Snacking can increase your child’s cavity risk!
Dental professionals recommend that eating smaller, scheduled meals throughout the day can help prevent childhood obesity, but also tooth decay! Researchers now know that frequent snacking – or “grazing” – is becoming a major source of tooth decay, especially in children.
Teeth go through a healing process between meals as our saliva naturally remineralizes our teeth from the acidic attacks caused from normal eating. When kids snack on sticky foods such as crackers or fruit chews, the result is a constant attack on the teeth that breaks down the enamel and can quickly turn into cavities.
Here are some more things about snacking that might surprise you.
How often kids snack – not just what they eat – can be harmful to their teeth. Teeth need breaks between meals and snacks to prevent cavities. Your mouth needs time to remineralize.
Carbs cause cavities? Starchy foods like snack crackers and bagels quickly turn to sugar and easily get stuck on kids’ teeth. The longer they sit there, the higher the risk.
Fruit rolls, fruit chews, fruit juice: not really fruit. While there is a dash of fruit juice concentrate and dried fruit in these snacks, the main ingredient is sugar. Even if the product is “all-natural” or “organic.” What’s more, it gets stuck on teeth and eats through the enamel. Result: cavities.
You may be thinking, “They’re just baby teeth.” But think again. Baby teeth are important! Baby teeth serve several important functions. They help children chew food and speak clearly. They also shape the face and guide permanent teeth into place. Here are some tips for keeping your kids’ baby teeth healthy and strong:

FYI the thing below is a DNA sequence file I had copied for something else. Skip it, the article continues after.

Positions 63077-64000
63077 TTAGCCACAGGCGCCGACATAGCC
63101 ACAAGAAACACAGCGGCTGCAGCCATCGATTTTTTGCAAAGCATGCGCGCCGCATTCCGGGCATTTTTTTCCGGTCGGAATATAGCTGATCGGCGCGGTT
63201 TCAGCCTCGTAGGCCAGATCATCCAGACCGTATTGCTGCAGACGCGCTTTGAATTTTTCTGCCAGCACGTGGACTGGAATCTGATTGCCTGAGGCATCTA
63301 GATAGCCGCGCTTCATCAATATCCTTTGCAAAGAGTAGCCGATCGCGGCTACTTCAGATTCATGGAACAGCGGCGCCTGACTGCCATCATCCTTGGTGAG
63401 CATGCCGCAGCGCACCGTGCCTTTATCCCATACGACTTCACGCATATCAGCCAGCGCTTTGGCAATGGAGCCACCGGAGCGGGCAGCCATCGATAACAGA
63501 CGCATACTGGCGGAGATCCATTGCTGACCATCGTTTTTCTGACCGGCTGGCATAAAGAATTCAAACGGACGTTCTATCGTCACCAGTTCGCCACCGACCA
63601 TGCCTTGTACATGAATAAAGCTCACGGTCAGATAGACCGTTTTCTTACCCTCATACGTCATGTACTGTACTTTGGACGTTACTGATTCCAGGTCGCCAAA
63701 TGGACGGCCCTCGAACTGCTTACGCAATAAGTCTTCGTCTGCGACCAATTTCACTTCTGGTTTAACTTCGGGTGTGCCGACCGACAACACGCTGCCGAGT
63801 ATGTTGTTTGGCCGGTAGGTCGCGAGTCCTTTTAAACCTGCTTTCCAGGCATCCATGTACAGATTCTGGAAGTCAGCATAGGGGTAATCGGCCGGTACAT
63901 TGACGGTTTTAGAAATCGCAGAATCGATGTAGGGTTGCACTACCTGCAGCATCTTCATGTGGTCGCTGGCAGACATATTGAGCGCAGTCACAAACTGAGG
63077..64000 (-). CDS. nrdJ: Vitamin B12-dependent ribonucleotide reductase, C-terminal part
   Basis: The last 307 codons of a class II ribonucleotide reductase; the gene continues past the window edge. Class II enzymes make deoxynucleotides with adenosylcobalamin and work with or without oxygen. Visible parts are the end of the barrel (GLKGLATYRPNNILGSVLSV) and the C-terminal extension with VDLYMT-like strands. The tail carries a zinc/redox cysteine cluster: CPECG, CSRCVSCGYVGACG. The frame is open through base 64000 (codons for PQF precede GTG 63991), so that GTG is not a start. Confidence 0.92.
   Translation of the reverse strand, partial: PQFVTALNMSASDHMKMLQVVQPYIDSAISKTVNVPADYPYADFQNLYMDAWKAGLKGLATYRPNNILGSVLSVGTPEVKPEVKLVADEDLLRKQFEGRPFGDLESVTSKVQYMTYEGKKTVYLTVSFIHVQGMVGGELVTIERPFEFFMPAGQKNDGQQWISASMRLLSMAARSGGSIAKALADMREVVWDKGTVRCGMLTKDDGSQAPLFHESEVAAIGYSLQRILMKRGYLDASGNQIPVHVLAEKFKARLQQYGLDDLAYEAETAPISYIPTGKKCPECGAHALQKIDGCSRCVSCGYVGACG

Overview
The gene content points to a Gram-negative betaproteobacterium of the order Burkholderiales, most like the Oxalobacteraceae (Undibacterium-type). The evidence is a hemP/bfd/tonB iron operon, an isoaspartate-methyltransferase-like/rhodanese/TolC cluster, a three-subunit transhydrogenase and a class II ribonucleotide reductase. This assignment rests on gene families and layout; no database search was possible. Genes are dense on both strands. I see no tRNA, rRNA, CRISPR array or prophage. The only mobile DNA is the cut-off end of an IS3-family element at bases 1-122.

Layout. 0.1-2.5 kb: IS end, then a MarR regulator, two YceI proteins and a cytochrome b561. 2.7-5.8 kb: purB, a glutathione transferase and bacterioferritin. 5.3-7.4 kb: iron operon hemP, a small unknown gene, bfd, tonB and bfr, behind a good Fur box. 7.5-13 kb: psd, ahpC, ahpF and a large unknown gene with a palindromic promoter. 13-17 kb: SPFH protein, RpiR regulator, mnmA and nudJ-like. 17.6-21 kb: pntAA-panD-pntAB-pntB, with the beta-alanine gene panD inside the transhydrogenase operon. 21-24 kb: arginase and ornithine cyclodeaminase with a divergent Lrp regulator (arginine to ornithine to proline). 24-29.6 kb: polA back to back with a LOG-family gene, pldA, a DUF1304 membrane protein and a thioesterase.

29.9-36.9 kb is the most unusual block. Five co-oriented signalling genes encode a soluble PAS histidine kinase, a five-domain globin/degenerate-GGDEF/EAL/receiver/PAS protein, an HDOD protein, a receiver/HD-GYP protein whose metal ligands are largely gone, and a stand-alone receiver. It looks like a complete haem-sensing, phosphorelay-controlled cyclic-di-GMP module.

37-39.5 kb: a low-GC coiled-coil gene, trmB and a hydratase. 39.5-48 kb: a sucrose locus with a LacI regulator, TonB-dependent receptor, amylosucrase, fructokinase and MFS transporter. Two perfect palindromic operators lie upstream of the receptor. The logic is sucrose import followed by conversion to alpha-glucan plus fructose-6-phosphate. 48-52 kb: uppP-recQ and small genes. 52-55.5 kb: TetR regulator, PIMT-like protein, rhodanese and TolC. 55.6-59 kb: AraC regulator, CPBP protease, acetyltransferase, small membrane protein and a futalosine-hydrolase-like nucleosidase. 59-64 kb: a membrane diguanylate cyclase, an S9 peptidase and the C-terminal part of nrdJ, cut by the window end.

Choose healthy snacks like cheese, yogurt, cucumbers and fresh fruit. Limit cavity causers like cookies, candy, crackers, juice, energy/sport drinks and soda.
Eat and drink in one sitting instead of sipping and snacking all day long. If you choose to have sweets or juice, do so with your meal, and wash them down with water.
Cavities are completely preventable. Make sure to brush kids’ teeth twice a day, two minutes at a time, with a small amount of fluoride toothpaste—the size of a grain of rice until age 2, the size of a pea after that. Floss once a day as soon as teeth touch.
Get your kids’ teeth checked by a dentist by their first birthday, and then twice a year after the initial visit to ensure changes or concerns are caught early!
The content on this blog is not intended to be a substitute for professional medical advice, diagnosis, or treatment. Always seek the advice of qualified health providers with questions you may have regarding medical conditions.